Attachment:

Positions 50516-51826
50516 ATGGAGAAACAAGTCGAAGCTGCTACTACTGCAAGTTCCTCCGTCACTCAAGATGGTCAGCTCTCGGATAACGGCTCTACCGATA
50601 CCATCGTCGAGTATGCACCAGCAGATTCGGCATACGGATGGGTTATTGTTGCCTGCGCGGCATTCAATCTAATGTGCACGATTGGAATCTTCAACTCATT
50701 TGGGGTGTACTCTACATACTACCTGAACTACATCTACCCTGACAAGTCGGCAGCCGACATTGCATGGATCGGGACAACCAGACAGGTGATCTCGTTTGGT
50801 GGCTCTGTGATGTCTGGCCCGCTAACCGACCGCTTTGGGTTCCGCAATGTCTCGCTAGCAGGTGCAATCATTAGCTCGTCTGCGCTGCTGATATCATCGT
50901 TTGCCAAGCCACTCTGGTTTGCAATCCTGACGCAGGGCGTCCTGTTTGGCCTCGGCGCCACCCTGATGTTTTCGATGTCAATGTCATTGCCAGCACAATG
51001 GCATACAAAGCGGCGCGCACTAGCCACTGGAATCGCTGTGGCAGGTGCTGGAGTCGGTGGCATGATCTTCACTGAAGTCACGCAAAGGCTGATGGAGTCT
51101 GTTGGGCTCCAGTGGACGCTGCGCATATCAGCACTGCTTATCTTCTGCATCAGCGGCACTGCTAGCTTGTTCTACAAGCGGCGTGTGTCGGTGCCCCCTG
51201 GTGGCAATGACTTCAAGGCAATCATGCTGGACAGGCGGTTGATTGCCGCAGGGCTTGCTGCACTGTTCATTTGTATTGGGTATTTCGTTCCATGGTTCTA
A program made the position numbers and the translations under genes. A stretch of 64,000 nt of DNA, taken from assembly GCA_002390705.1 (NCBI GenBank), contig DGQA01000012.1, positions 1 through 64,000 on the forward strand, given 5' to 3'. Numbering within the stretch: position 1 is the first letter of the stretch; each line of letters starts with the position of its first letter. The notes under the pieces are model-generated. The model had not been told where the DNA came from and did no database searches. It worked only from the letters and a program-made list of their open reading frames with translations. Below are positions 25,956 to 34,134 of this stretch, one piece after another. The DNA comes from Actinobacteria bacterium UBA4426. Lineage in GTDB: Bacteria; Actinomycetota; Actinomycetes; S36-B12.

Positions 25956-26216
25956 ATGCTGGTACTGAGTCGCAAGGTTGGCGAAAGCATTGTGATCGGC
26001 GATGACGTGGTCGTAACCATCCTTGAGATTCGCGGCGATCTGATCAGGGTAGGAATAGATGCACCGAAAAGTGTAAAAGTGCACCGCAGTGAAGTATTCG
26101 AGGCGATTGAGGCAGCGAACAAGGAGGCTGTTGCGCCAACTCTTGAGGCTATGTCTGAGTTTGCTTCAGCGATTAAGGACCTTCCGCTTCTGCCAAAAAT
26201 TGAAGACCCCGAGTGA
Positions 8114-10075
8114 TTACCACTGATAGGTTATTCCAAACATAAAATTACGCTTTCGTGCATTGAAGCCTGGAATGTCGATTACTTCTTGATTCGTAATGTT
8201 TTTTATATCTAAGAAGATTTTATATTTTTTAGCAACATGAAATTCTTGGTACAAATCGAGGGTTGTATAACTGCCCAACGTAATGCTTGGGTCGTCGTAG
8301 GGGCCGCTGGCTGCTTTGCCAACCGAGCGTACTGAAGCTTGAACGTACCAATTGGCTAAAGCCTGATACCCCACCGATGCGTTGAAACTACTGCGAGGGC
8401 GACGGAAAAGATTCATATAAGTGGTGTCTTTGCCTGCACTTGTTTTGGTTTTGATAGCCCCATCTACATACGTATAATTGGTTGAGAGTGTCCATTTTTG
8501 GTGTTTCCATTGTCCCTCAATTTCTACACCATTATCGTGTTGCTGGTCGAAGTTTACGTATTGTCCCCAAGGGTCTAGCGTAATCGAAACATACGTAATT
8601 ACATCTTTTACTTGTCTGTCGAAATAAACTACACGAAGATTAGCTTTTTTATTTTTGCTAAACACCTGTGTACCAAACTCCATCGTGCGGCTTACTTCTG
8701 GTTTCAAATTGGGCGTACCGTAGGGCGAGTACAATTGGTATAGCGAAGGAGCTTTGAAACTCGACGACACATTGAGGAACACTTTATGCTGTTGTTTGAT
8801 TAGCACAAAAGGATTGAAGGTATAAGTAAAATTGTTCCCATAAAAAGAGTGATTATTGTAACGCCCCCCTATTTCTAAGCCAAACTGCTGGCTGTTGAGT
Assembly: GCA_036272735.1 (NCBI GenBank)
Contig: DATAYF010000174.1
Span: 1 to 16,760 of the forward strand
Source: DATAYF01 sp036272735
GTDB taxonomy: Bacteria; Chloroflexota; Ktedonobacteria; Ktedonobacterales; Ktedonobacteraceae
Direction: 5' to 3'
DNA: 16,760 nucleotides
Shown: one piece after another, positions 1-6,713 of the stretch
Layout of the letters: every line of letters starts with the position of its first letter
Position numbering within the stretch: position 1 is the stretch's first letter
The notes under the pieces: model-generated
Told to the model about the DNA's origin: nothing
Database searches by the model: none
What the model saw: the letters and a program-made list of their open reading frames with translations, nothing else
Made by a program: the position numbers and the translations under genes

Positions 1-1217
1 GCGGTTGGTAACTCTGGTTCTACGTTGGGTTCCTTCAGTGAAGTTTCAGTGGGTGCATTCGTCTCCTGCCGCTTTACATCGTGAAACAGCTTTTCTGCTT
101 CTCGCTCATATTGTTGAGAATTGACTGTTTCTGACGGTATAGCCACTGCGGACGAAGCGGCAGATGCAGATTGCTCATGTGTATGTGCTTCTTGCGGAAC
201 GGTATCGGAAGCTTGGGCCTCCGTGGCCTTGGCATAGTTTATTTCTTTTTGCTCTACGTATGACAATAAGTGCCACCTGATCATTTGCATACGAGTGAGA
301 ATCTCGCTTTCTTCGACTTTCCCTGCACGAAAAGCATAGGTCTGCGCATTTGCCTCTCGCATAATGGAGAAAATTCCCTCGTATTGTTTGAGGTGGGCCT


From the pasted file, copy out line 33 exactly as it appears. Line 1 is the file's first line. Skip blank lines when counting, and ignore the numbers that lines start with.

Layout of the letters: every line of letters starts with the position of its first letter